C.- Preparation of the substrate in high floors
It is common for buildings with two floors or more to have noise emission standards that do not allow the tiles to be placed directly on the concrete of the floor without using a noise damping element, which prevents the steps or objects falling on the upper floor the stillness on the lower floor is heard and disturbed.
Pressed cork sheets and acoustic cementitious mixes are used as noise attenuating elements.
Use of cork sheets
The cork in plates used as noise attenuators in the substrate of the slabs, are specially made for that purpose. They are plates of about 6 mm thick, strongly pressed and with a fine and compact grain to support the loads to which the floors are subjected without deteriorating. They adhere to the concrete substrate using a suitable glue. The glue is generally of the contact type.
Use of acoustic mixes
These mixtures are special for this purpose and are made up of very fine sand and cement, to which some light and elastic fiber is added, or a foaming element that gives foamy texture to the mixture during mixing, a texture that remains after setting. . In all cases, the manufacturer’s instructions should be carefully followed when preparing the noise attenuating layer. The most common is that this layer is about 20-25 mm thick.
Preparation of the substrate with existing rigid slabs
This is a controversial topic, and in it there are different trends and opinions, a part of the installers think that with a good mortar-glue, or using a toning glue layer, the new slabs can be placed directly on top of the existing ones without fear of failure. future as long as the current slabs are firmly attached in place. The author of this article has, in fact, installed slabs on slabs for many years, never having received a claim. However, it is fair to say that other highly experienced installers remove the old slabs next to the mortar-glue before reinstalling. It is important to note that the job of removing the installed slabs is by far difficult and laborious, only efficiently performed using electric chisels. AND. – Preparation of the substrate with existing vinyl slabs In this case the same happens in the previous one, the opinions are found, for the author, if the vinyl substrate is rigid and well adhered, the new slabs can be placed on top if fear. In case of poor adherence of the vinyl slabs or that they are installed on a flexible substrate such as wood, they must be removed or reinforced as appropriate, before laying the rigid slabs.
Slab installation is greatly simplified if you have the appropriate tools, these tools can be classified as follows:
1.- Leveling (straight bubble level).
2.- Tracing (thread marker with colored powder).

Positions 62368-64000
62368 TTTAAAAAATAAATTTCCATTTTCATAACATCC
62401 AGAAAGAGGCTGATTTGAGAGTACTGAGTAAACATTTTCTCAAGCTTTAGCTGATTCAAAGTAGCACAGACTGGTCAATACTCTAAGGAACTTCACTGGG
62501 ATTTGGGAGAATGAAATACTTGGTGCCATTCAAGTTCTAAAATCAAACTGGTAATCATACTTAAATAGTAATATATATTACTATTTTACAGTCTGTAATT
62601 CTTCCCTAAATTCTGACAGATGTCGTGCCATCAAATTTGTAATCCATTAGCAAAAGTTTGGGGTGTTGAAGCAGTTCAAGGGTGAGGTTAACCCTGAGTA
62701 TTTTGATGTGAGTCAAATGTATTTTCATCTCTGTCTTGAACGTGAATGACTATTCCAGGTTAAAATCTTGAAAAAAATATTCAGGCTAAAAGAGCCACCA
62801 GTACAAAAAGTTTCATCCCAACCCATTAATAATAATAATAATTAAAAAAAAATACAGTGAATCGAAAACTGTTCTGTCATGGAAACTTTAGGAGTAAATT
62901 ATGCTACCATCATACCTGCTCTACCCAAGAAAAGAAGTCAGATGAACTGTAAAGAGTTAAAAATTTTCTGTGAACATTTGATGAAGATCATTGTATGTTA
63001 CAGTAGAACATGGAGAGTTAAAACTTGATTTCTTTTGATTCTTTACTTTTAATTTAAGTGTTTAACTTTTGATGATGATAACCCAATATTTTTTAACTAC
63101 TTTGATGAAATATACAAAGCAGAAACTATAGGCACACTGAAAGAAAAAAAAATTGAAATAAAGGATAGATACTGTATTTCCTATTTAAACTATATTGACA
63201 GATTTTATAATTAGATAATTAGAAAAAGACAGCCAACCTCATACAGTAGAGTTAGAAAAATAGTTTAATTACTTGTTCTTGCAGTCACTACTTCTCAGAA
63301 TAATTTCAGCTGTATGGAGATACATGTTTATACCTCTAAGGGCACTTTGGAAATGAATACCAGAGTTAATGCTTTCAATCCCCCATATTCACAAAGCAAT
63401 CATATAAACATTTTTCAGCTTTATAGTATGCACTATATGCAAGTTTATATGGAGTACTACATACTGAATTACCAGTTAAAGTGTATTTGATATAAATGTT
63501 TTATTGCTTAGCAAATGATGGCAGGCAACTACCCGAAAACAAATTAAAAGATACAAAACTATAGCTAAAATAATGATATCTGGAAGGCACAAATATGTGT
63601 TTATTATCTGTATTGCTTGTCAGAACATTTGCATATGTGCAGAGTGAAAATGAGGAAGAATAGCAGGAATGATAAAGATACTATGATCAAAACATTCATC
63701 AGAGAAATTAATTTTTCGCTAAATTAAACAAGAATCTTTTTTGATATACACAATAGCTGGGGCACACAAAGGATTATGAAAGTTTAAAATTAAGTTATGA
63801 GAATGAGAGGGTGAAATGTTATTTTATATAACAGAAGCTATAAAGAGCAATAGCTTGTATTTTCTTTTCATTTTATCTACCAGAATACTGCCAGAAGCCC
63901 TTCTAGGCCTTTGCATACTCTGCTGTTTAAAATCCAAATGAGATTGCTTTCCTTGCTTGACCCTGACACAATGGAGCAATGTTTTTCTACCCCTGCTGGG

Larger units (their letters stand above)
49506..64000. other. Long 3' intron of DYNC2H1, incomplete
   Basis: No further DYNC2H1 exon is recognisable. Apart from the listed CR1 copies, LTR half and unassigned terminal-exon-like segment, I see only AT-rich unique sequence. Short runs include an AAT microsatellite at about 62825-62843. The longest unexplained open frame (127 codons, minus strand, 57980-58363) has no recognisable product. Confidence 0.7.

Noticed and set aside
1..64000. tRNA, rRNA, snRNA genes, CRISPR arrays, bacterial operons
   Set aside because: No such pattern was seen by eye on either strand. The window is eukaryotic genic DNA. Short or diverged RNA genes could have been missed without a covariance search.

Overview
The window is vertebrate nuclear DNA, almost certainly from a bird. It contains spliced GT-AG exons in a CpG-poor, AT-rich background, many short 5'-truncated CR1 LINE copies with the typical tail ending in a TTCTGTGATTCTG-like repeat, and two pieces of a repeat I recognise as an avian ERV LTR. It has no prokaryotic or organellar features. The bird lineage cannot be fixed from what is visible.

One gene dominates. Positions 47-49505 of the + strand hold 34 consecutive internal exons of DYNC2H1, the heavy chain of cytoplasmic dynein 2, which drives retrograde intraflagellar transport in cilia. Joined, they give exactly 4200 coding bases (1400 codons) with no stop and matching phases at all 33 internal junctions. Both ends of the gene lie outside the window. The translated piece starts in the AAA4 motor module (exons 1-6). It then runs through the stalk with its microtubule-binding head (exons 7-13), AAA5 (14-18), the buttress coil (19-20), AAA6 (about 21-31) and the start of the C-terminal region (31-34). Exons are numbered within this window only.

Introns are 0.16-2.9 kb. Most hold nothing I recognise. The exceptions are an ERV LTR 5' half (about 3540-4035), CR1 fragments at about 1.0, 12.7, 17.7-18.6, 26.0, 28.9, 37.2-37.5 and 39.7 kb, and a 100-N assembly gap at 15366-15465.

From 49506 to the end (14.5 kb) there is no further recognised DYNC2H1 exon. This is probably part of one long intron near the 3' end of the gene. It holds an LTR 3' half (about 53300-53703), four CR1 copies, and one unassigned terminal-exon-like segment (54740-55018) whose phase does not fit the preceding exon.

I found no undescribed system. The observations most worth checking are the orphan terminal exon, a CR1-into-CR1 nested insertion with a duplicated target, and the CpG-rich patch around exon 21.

3.- Mixing (low speed drill with mixing propeller).
4.- Distribution of the mortar-glue (steel toothed trowel).
5.- Cutting (straight cutter, disc cutter and drilling bits).
6.- Installation (rubber hammer and spacers). Materials Needed Three types of materials are required for the installation of floor slabs.
1.- The adhesive: known as; glue-cement, thin-set mortar or “thin set”. It has already been mentioned that thick slabs can be installed directly to a compacted earth substrate, using a common mix of sand and cement. For the rest of the substrates, special mixtures with greater adhesion power are used. These products, generally pre-mixed, are purchased in the market in bags, dry, to which you only have to add water to give it the proper consistency before use. They are, in essence, a mixture of Portland cement and very fine sand as a basic component, to which very fine mineral powders are added to give it a sticky consistency, some polymer that improves adhesion capacity and a setting retarder to lengthen the useful time. before starting to harden.
There are two types, the one made with gray cement (cheaper) and the one made with white cement (more expensive), which does not influence the resistance and final adherence of the product. White is used in case the dark gray color compromises the quality of the work.
2.- The filling material between the slabs: known as; melted, grout or “grout” When installing slabs, it is common to leave a relatively narrow space between them, which is then filled with a colored pasty material that hardens and completes the fixing of the slabs.
This material, like the adhesive, is essentially a mixture of cement and sand to which a powder colorant is added to achieve the desired color tone according to the design of the finished floor. For the most expensive fillers, polymers are also added that have a sealing effect to improve the appearance and decrease the retention of dirt, which over time change the color of the filler lines between the slabs.
3.- The sealant for the filling of slabs: In some cases, after finishing the floor, the filling lines are waterproofed and smoothed with the use of special resins that serve to decrease dirt retention.
After preparing the substrate, deciding on the type of slab and the design to be used, the installation of the slabs begins. This work has four stages:
1.- Tracing of the guide lines. 2.- Laying of the slabs. 3.- Filling of the unions and cleaning. Tracing the guide lines As guides for the installation of the slabs, one or more guide lines can be drawn in correspondence with the work to be done with a thread marker, the following table establishes some elements.